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FEDERAL CASES: Govt. Properly Doubted Contractor's Ability To Achieve Project Completion

Monday, May 01, 2017 06:46 am

 

Contact Termination

Appeals of: Truckla Services, Inc., 2017 ASBCA Nos. 57564, 577752 Lexis 29 (Jan. 26, 2017)

A contractor that began a project with nonconforming performance didn't have much clout with which to argue that subsequent delays were both excusable and surmountable.

General contractor Truckla Services, Inc. (Truckla) failed to meet the completion deadline on a project to construct stone dikes on and near the Mississippi River. As a result, the Army Corps of Engineers terminated for default the parties' $2-million contract. But Truckla blamed the delay on three external causes: the Corps' arbitrary desire to boot the contractor off the job, an oil spill in the river that impacted equipment availability, and the Corps' failure to provide proper specifications for the stones' location. None of these excusable delay assertions convinced the Armed Services Board of Contract Appeals.

The dispute rested on two issues. First, the contract provided that Truckla was to be paid "for stone satisfactorily placed." Yet the record showed that Truckla had terrific difficulty placing the "hardpoints"---or short, rock dikes extending from the riverbank into the water. Because Truckla didn't correctly position the two barges it used to place the stone, the hardpoints were installed in a zigzag rather than straight line and shaped to incorrect dimensions. The end result, according to the government, which complained to Truckla before the completion date, was that there were significant voids, gaps, and inconsistencies in elevation among the stones. Therefore, the hardpoints did not meet contract requirements.

The Corps was willing to accept the stone's mislocation if Truckla corrected other deficiencies and completed its work on the hardpoints by "tying" them into the bank. But, then, a second issue arose. The Corps instructed Truckla to resume work after a long project standstill (due in part to high river conditions and sturgeon spawning season), and Truckla did not. Following an oil platform explosion and spill in the Gulf of Mexico, the contractor found it was unable to line up the necessary equipment or subcontractors to continue its work. Although it did eventually find a "willing subcontractor"---Patton-Tully Marine LLC (PTM)---the newly extended completion date came and went without Truckla returning to the job. Thus, the Corps terminated the contract and demanded that the contractor's surety take over and complete the project, which it did.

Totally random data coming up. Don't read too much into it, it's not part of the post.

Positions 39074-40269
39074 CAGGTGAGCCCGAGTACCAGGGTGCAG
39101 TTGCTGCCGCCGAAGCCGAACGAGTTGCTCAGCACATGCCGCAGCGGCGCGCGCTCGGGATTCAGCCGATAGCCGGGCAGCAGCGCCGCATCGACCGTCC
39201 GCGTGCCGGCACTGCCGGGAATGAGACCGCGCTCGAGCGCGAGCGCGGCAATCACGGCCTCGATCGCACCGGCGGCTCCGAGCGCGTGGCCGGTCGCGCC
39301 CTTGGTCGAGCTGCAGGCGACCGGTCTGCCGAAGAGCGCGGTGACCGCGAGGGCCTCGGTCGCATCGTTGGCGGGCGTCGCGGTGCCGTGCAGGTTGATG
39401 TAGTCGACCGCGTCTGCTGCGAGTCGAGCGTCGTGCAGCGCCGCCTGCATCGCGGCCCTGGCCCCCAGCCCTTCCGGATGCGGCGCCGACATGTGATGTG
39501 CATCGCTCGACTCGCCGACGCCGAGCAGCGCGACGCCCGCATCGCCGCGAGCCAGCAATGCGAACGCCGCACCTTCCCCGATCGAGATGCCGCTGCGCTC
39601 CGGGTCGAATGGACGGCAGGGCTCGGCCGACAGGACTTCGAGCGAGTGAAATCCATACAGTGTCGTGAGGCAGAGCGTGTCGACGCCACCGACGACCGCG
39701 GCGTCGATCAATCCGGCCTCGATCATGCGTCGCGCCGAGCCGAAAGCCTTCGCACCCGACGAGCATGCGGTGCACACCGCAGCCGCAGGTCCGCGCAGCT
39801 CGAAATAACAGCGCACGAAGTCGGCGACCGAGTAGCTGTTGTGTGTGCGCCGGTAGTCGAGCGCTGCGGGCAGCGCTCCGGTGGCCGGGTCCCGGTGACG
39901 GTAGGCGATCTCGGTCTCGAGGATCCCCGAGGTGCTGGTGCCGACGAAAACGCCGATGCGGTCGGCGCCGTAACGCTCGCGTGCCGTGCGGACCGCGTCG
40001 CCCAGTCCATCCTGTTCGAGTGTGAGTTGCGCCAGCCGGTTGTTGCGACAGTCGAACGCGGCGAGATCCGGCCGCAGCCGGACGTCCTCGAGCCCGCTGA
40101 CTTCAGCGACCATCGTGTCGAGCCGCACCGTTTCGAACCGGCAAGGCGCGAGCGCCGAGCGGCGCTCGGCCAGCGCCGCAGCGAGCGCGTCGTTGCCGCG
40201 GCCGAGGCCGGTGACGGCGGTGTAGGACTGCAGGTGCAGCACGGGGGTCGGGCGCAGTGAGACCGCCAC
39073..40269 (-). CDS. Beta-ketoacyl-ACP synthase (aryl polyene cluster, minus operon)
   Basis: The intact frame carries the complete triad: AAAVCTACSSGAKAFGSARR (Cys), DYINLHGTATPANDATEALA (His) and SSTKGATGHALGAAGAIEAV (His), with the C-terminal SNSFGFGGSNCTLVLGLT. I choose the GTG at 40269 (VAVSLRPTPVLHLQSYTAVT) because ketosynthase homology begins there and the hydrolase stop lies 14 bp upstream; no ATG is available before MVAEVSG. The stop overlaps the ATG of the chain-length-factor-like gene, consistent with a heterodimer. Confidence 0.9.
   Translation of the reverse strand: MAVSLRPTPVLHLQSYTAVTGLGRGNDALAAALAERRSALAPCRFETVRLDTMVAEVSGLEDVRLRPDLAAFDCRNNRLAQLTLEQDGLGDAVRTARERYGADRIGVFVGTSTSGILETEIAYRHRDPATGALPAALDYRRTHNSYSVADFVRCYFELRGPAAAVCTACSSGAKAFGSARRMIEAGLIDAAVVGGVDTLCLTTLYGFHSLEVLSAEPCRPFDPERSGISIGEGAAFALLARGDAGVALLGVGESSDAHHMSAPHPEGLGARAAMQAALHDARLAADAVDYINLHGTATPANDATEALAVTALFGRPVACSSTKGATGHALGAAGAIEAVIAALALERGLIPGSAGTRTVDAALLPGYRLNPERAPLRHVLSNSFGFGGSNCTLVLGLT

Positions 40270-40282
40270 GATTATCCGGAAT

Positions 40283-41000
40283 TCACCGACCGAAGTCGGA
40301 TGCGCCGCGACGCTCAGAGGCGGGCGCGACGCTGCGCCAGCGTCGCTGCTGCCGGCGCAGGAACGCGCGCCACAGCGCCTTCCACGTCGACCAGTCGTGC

Lack of faith in misplacement contractor was not misplaced

Truckla appealed the termination based on an assertion that the Corps' abused its discretion. The contractor alleged that the government both unreasonably required a "guarantee" of Truckla's ability to complete the remaining work and used the delays as a pretext to get rid of the contractor.

Truckla asserted that, despite misplacement, the hardpoints se[...]

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